On The Missing Links Between Genetic Genealogy And Traditional Genealogy

One of the hobbies that I spend far more time doing than writing about is examining my genetic genealogical relationship to others. Sometimes this means finding out how I am a distant cousin to strangers whose family roots are immensely complicated, but most of the time this means matching myself to various ancient peoples who have been dug up and whose genes have been tested. Sometimes the results of that are quite fascinating, and I would like to talk about two such sets of examples that raise interesting questions to me about how it is that Genetic Genealogy operates among large companies and the gaps between what we can know about our genealogy and what we can know about our larger background.

Earlier today, as I write this, some acquaintances of mine online shared some DNA samples that have recently been studied concerning the Philistine invasion of the Levant. As a student of biblical history, of course, I have long studied the Philistines, but it was very surprising and striking to me to find that I share a substantial amount of DNA with some of the early Philistine settlers of Ashdod. How is this so? The numbers are far too large to be accidental, ranging between 1 and 3% or so of my entire background. How did a sizable amount of my ancestry end up being Philistine, and where did it connect to my background at present? There has to have been some sort of story–am I descended from Philistines who converted to biblical religion and were part of David’s bodyguards, or what? To be sure, I have no genealogies that go back to that point, and it remains rather striking and unusual that it could be obvious that I have background going back to the crisis of the late Bronze age and the settlement of Philistia from Aegean sources and not know anything about how that family line came to join with other backgrounds.

A similar thing happened recently when I looked at various ancient indigenous American DNA results and found a small but traceable amount of ancestry going back to various ancient peoples who migrated into North America and were among the earlier settlers of North America. Here too there is a mystery of how this DNA connects with my own. Which ancestors of mine married into local Native American tribes? What are their stories? What tribes were involved in this, as it almost certainly happened at some point during the colonial period? The genes don’t lie–there is some connection there–and yet that connection does not tie to a traceable record that I have at present. And, it should be noted, in neither case do DNA companies trace this sort of ancestry back through anything in particular, even though especially in the Philistine case a large amount of DNA is involved.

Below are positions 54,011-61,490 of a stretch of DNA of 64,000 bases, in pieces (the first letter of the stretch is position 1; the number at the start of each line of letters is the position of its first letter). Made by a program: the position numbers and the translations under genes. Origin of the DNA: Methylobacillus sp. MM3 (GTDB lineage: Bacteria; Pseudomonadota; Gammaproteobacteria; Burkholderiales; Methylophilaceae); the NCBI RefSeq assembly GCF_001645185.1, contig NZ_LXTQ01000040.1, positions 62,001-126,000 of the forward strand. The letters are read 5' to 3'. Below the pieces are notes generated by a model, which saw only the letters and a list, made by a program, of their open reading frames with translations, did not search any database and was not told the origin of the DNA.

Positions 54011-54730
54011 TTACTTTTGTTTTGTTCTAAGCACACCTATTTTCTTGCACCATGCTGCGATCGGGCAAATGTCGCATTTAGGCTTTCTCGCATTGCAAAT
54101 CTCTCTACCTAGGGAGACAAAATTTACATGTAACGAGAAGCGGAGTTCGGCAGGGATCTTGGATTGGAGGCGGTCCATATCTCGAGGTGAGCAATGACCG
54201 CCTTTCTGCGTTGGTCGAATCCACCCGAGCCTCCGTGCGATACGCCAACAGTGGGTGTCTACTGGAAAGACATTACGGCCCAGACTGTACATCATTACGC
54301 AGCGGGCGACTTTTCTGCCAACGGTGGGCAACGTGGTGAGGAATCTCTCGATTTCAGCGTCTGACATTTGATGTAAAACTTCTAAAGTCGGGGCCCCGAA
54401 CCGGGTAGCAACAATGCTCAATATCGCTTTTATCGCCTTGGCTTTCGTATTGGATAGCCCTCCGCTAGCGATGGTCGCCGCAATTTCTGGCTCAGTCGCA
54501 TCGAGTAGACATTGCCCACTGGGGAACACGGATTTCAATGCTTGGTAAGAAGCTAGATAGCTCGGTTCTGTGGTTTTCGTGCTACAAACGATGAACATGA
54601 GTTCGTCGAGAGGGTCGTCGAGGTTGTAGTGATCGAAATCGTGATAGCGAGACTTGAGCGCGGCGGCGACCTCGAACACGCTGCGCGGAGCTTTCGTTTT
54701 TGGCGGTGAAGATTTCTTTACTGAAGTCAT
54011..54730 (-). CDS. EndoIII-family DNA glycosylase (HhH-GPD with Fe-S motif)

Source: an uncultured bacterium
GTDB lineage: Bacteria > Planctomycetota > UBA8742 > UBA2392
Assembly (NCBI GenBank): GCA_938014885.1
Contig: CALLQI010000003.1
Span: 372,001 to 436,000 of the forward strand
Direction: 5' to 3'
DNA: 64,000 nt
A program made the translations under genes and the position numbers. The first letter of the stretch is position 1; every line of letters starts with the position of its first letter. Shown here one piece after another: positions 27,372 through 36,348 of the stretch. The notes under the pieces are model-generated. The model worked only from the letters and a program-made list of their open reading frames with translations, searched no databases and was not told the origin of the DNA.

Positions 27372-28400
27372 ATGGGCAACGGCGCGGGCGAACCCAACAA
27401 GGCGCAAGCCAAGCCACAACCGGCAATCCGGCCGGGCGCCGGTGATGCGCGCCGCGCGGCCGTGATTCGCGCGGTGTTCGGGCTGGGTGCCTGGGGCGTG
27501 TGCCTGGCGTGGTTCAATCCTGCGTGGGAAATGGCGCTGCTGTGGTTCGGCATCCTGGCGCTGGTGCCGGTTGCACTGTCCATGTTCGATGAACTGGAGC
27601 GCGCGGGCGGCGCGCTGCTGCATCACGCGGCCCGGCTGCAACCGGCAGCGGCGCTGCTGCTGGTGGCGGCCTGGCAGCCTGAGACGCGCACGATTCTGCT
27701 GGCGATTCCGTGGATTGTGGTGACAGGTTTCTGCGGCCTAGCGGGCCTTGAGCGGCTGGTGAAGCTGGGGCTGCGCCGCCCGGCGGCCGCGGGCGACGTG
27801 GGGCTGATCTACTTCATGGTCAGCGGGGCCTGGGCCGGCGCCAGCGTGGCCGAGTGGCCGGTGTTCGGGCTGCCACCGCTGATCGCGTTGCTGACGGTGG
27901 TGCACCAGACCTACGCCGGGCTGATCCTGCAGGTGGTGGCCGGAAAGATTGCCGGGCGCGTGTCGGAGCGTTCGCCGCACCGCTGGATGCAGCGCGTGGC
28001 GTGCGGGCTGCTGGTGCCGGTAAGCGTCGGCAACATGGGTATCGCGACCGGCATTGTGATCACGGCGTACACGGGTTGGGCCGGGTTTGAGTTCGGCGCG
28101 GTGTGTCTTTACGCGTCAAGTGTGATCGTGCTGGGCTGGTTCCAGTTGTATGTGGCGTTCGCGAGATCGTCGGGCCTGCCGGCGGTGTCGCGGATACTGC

There are definitely gaps here. How do we get from the point where can trace clear ancestry to individual samples with whom we have no paper connection to knowing what sort of background those people had, and then being able to find out how it is that we connect to these distant sources? At some point one wants a paper trail to work with. Knowing that 3000 years ago some sizable portion of my ancestry was made up of Aegean settlers of a particularly fierce kind (not particularly unbelievable) is certainly enjoyable, or knowing that a smaller part of my ancestry (around 1% or so) settled North America early, all of that is enjoyable to know. But those genes traveled generation after generation before arriving in me. How does one recover that tale?

About nathanalbright

I'm a person with diverse interests who loves to read. If you want to know something about me, just ask.
This entry was posted in History, Musings and tagged , , . Bookmark the permalink.

2 Responses to On The Missing Links Between Genetic Genealogy And Traditional Genealogy

  1. Catharine Martin says:

    This is fascinating! I am convinced that there is a way for us to know, and that way will become available to us as technology becomes more and more advanced. We are moving at leaps and bounds, and the answers are at our fingertips. We are at the cutting edge of knowledge, and it will not be too far in the future that we will learn how to dig for it.

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